Tuesday, April 30, 2013
Interpreting a difficult text: Galatians 3:20
Note: I preached Sunday from Galatians 3:15-22, which meant attempting an interpretation of a notorious textus difficilis. Here are some notes:
"Now a mediator is not a mediator of one, but God is one" (Galatians 3:20).
Paul’s comment in v. 20 is notoriously difficult to interpret. The Puritan expositor Mathew Poole noted: “This is a text acknowledged by all interpreters to be very obscure. “ John Brown in 1853 observed: “Perhaps no passage in Scripture has received so many interpretations as this” (Galatians, p. 155). He then cites a scholar of his day who traced no less than 250 different interpretations of this verse! The Dutch scholar Hermann Ridderbos in 1953 said there are at least 430 interpretations of this verse (matching the 430 years of v. 17) (Galatians, p. 139).
Some immediate questions might be posed: Is the mediator here Moses, or angels (v. 19), or Christ, or any mediator? Is Paul making a positive, approving statement here, or is he quoting something his opponents have been saying? Is he contrasting the promise to Abraham and the giving of the law through Moses?
Luther interpreted the verse as follows: “God offendeth no man, and therefore needeth no mediator; but we offend God, and therefore we need a mediator” (as cited in Brown, p. 156).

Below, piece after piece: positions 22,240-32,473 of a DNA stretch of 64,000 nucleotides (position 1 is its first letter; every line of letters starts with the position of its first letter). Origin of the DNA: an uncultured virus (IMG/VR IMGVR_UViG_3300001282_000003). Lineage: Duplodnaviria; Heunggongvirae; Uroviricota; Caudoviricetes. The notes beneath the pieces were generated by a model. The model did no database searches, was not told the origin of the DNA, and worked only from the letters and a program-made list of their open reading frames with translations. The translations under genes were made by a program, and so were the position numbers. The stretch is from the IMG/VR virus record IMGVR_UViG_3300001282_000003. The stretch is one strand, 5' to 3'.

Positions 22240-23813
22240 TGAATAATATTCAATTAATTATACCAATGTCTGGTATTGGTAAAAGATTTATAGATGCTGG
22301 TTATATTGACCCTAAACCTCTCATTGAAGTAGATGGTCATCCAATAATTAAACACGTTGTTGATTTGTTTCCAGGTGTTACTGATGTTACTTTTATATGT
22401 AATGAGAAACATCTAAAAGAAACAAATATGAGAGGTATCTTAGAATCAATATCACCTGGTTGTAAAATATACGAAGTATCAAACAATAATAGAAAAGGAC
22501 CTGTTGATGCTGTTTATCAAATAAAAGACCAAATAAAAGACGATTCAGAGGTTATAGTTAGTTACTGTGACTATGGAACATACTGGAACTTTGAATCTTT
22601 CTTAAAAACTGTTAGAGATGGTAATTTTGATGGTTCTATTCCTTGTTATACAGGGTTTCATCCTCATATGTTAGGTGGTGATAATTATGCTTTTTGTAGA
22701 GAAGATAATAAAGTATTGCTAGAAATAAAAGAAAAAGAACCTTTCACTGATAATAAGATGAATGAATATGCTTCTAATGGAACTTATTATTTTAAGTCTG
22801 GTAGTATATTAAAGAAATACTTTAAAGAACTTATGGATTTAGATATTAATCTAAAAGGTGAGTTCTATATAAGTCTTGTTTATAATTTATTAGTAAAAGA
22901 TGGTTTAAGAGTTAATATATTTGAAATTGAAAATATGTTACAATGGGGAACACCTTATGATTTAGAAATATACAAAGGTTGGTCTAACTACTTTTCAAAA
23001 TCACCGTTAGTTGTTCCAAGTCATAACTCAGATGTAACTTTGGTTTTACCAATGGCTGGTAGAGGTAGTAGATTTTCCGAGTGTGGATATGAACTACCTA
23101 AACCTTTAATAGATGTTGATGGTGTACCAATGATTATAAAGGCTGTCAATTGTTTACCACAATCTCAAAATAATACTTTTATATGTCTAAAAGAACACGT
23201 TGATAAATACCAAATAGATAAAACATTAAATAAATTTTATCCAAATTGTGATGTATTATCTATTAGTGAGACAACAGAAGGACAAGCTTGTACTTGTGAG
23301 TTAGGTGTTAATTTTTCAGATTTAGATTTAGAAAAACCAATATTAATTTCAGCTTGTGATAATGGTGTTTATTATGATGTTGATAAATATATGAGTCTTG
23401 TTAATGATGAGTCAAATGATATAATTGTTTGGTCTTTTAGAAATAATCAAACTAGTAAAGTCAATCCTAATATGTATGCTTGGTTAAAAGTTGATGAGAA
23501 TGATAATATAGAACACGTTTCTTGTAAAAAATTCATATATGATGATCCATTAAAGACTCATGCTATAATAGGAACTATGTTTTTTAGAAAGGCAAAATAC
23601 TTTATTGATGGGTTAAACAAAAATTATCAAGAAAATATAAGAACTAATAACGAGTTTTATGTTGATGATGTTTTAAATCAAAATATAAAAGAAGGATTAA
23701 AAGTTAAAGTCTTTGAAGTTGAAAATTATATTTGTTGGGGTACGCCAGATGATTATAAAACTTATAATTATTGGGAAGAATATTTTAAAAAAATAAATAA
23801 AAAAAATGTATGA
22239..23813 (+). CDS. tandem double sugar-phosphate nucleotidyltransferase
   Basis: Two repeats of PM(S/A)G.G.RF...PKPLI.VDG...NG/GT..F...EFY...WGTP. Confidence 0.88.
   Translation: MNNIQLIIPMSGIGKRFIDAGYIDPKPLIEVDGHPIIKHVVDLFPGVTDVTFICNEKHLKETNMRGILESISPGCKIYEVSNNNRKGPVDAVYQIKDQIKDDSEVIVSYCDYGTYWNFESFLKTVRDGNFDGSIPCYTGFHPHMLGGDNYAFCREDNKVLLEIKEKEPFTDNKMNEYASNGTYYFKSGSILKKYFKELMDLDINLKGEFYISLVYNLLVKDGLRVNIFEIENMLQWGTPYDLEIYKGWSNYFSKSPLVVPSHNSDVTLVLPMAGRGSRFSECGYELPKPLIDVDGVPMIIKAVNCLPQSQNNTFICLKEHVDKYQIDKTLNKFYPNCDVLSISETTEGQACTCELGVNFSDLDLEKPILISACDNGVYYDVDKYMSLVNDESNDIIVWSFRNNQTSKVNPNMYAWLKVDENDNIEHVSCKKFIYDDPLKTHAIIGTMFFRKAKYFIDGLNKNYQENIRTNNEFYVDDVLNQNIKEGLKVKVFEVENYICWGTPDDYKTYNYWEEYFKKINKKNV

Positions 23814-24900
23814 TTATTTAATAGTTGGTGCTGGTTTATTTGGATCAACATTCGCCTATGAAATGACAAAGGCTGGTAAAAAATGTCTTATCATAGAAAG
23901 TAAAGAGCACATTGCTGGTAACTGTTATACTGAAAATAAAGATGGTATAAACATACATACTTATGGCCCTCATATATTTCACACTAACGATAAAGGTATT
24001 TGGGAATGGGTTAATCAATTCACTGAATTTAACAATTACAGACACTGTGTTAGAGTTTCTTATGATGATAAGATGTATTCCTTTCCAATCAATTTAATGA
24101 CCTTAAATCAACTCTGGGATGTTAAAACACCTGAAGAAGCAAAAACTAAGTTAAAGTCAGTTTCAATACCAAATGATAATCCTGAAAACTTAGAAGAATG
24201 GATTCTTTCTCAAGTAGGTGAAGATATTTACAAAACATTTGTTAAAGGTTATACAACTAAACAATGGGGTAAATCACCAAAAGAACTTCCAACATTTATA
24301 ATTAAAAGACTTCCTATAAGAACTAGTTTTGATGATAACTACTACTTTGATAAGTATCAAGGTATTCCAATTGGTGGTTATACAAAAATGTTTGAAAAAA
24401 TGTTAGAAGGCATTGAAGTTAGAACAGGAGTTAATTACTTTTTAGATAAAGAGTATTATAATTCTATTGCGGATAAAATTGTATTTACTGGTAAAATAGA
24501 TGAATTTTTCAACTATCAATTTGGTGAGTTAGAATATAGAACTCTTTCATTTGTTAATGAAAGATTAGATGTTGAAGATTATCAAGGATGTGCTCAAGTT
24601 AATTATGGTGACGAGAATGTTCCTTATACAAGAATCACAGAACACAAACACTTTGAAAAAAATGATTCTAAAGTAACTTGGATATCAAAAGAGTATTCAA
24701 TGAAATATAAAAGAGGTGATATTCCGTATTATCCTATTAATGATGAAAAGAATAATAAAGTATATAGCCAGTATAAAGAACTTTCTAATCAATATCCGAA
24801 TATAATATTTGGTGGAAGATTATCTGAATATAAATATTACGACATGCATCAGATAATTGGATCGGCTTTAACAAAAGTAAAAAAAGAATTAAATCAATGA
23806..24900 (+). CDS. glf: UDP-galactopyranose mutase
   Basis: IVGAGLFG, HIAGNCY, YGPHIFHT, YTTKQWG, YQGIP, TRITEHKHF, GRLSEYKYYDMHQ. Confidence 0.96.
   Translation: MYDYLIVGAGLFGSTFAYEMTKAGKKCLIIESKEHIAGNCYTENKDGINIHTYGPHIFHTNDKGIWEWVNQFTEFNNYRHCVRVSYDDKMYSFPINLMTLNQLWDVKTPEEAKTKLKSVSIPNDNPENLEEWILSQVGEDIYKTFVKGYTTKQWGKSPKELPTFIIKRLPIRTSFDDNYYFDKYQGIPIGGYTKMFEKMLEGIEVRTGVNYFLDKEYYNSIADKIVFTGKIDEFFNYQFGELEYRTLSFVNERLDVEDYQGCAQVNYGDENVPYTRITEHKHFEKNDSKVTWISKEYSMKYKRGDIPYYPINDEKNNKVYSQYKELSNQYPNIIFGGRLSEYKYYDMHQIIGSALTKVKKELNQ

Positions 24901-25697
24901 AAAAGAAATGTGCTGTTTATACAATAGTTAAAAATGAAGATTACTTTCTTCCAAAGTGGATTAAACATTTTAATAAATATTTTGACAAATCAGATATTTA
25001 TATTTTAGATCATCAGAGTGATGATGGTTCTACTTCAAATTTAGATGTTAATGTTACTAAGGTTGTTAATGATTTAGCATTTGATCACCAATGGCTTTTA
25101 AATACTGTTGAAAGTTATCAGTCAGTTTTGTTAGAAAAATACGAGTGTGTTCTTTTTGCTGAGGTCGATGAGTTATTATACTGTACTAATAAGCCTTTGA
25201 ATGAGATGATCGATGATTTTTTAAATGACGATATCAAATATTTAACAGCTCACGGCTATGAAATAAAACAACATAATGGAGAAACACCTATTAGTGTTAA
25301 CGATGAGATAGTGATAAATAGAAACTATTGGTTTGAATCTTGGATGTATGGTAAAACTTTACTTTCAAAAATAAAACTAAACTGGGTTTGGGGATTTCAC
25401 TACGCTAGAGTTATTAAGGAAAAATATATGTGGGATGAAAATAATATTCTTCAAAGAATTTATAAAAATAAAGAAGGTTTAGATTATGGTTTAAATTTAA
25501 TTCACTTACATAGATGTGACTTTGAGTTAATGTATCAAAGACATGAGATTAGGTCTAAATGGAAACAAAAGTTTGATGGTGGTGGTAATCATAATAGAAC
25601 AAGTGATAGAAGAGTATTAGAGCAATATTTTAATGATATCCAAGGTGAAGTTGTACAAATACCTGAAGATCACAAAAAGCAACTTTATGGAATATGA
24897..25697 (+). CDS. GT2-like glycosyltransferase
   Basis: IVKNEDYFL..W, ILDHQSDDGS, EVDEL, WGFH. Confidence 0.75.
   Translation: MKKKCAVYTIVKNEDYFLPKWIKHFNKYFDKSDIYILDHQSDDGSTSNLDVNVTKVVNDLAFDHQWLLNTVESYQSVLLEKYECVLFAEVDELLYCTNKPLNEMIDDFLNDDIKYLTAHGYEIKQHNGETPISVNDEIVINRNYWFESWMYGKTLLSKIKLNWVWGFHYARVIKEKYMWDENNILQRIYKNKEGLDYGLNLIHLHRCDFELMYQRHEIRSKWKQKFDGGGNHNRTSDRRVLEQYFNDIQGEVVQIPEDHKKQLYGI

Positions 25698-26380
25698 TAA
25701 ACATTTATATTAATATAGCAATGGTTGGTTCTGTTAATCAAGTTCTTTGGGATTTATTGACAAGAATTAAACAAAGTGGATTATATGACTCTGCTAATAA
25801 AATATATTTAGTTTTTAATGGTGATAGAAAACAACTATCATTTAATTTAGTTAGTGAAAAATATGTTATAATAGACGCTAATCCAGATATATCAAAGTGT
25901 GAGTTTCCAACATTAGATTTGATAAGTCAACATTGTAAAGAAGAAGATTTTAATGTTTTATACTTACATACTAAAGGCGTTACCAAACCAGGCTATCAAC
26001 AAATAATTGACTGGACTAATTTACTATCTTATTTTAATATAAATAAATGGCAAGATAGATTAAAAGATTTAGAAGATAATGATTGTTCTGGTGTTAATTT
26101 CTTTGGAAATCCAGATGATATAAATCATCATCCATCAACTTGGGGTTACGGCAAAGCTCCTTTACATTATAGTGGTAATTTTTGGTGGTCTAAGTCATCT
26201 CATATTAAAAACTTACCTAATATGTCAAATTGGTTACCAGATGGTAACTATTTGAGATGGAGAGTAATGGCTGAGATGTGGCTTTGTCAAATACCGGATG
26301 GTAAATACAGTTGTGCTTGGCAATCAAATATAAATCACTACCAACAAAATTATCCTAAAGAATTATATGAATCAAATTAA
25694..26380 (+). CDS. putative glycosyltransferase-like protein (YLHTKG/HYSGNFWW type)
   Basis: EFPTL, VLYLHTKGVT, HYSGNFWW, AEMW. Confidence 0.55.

If we are to attempt an interpretation we should look to the opening section of the verse: “Now a mediator is not a mediator one....” This seems to be simply making the obvious point that if there is a mediator he must be mediating between two conflicting or opposing parties. Paul then adds: “but God is one.” This seems to point to the fact that there is no inherent self-contradiction in God. He does not have self-contradictory motives. He does not act inconsistently. The larger point: God did not enter into covenant with Abraham and justify him by faith, then later decide that he had a better idea and gave the law through Moses so that men could be justified by law keeping. The giving of the law, then, does not contradict the unconditional covenant of faith that God made with Abraham.
This interpretation is supported by the next question in v. 21: “Is the law then against the promises of God?” Does the giving of the law contradict the promise given to Abraham (in Genesis 22:18)? Paul’s answer: God forbid! Me genoito! Let not such a thing be even imagined or uttered aloud!